Chemical manufacturers, importers, and distributors must label every hazardous chemical container with key information on the substance it contains, and worker training must include an explanation of the labeling system.

Companies that manufacture or import chemicals must create the standardized label for a particular chemical that includes a harmonized signal word, pictogram, and hazard statement for each hazard class and category. Precautionary statements must also be provided.

The employer that uses hazardous chemicals must ensure that each hazardous chemical covered by HazCom has an appropriate label that remains firmly attached and legible; just as importantly, the employer must make sure that all exposed employees know how to read the label and use the information it conveys to protect themselves.

For additional details, see the national Labels analysis

29 CFR 1910.1200(g) and 29 CFR 1910.1200, Appendix D

Manufacturers, importers, or distributors must provide an SDS to their customers for each hazardous chemical at the time of the first shipment of the chemical.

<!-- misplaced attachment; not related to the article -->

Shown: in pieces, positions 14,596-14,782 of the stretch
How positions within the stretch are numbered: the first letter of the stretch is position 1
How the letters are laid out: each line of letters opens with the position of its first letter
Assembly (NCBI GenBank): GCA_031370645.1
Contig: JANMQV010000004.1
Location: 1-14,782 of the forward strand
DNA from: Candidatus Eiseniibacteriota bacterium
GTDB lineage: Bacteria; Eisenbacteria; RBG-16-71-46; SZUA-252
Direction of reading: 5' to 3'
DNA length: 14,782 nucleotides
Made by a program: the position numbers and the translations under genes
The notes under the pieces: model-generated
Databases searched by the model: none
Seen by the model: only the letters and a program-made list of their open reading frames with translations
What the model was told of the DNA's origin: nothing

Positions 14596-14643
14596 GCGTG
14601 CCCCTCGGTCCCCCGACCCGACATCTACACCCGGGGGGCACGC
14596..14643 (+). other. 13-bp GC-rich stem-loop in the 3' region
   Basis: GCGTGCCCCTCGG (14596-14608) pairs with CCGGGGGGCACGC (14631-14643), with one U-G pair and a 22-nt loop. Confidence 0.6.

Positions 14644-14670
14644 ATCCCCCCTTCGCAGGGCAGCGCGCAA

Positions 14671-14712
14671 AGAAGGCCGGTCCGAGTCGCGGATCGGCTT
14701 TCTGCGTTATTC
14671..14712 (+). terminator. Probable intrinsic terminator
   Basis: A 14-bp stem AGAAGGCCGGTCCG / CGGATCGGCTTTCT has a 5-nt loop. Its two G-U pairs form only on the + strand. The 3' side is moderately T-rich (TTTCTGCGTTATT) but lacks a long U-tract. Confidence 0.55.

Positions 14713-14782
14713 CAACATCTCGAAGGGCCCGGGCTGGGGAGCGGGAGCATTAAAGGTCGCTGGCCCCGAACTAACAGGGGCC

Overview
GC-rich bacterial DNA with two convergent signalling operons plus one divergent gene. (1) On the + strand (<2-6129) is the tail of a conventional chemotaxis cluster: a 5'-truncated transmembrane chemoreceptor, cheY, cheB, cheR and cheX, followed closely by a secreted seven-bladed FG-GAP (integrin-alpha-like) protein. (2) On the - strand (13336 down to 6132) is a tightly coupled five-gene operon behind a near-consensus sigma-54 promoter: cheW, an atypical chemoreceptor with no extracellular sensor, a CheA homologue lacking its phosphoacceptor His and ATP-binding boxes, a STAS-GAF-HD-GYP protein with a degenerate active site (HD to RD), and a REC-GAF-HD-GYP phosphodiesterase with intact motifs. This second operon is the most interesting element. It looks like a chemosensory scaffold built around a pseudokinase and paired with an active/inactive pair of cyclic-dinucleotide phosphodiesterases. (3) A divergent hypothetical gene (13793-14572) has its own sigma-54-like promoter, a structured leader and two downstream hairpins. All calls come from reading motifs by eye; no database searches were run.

The SDS is a standardized 16-section document prepared by the manufacturer or importer of a chemical that describes the physical and chemical properties, physical and health hazards, routes of exposure, precautions for safe handling and use, emergency and first-aid procedures, control measures, and other information about the chemical.

For additional details, see the national Safety Data Sheet analysis.

29 CFR 1910.1200(i) and 29 CFR 1910.1200, Appendix E

A trade secret may consist of any formula, pattern, device, or compilation of information that is used in one’s business and that gives that business an opportunity to obtain an advantage over competitors that do not know or use it. In this letter of interpretation, OSHA explains when an employer can claim trade secret status and what is required for an employer to claim trade secret status of a hazardous chemical ingredient.

Chemical manufacturers, importers, or employers may withhold a chemical name, other specific identification of a chemical, or the exact percentage or concentration of the substance in a mixture from an SDS if the following conditions are met:

  • The claim to withhold information as a trade secret is supported.
  • Information about the properties and effects of the chemical is disclosed.
  • The SDS indicates that the chemical identity and/or percentage of composition is withheld as a trade secret.
  • The chemical identity and percentage of composition is made available to health professionals, employees, and designated representatives in order to protect the health of workers.